Iron & Silk Summary & Study Guide

Mark Salzman
This Study Guide consists of approximately 27 pages of chapter summaries, quotes, character analysis, themes, and more - everything you need to sharpen your knowledge of Iron & Silk.
This section contains 491 words
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Iron & Silk Summary & Study Guide Description

Iron & Silk Summary & Study Guide includes comprehensive information and analysis to help you understand the book. This study guide contains the following sections:

This detailed literature summary also contains Topics for Discussion and a Free Quiz on Iron & Silk by Mark Salzman.

Mark Salzman writes about his experiences as an English teacher in the Hunan Province of South Central China in his work, "Iron & Silk." The title represents two forms of martial arts where one form is harsh and muscular and the other is softer and gentler but just as effective. Mark's interest in China and its culture was sparked at an early age. At the age of thirteen, he enrolled in a Kung Fu school where he studied martial arts, calligraphy, and ink painting. Later in life, he continued his studies at Yale University, graduating Phi Beta Kappa, Summa Cum Laude with a major in Chinese Languages and Literature. After graduation, Mark and several other Yale graduates, accepted teaching positions in China.

Mark and his colleagues arrive together in the city of Changsha where the Hunan Medical College is located. The new arrivals will stay at the College where they will teach English. Mark is assigned to teach several different classes, which are comprised of medical students, teachers, and doctors whose knowledge of English range from nothing to near fluency. Mark enjoys his classes and learns many interesting and anecdotal incidents about China and its people and culture from his students.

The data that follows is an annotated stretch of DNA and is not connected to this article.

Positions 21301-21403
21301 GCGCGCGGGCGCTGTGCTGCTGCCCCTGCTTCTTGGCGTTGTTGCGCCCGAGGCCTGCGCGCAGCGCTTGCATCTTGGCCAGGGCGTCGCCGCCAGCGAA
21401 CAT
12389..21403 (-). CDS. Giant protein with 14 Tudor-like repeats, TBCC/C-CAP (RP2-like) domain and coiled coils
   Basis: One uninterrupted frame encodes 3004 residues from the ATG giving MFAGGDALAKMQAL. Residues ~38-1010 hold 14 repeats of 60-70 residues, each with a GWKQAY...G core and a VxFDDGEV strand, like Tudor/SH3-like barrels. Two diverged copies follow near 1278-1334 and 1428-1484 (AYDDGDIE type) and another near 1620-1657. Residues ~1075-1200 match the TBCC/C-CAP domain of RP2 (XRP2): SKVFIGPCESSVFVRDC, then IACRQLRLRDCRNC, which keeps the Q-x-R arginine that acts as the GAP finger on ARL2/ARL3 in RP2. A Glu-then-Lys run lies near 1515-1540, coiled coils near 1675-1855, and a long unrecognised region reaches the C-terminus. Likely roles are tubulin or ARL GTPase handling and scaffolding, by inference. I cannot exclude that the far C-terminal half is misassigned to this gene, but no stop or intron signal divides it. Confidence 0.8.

Mark receives much support from the dedicated and knowledgeable people who he encounters at school and in the community. One of his biggest passions in life is martial arts. He has studied wushu, one of the many martial arts forms, for years in the United States. When he is China, in the birthplace of the art form, Mark feels blessed that he is able to receive instruction from world class experts. Mark learns that to be a true martial arts competitor, he must learn to develop his internal strengths that are referred to by the Chinese as "qi" and "gong fu." He also takes formal lessons from artisans who are experts in calligraphy, which is another passion that originated in his youth.

Beyond formal lessons, Mark learns about other strengths that the Chinese cultivate. They are dedicated and respectful people who are loyal to their friends and family. They disdain arrogance and shun any sign of disrespect. He learns of a people who will walk a hundred miles to repay a debt and encounters a felon who is respectful of his feelings. He befriends an old fisherman who feels so honored that Mark is his friend that he promises to buy him his own fishing boat if he agrees to live with him and his family.

The only negativity he encounters is the influences that the Chinese Communist Party is having on the people. He never blames the people for the propaganda they repeat. Instead he feels concern and is hurt that their pure natures are being compromised.

After two years, Mark heads back to the United States. He speaks of no regrets and attests to the increased admiration and respect he has for China and particularly its people.

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This section contains 491 words
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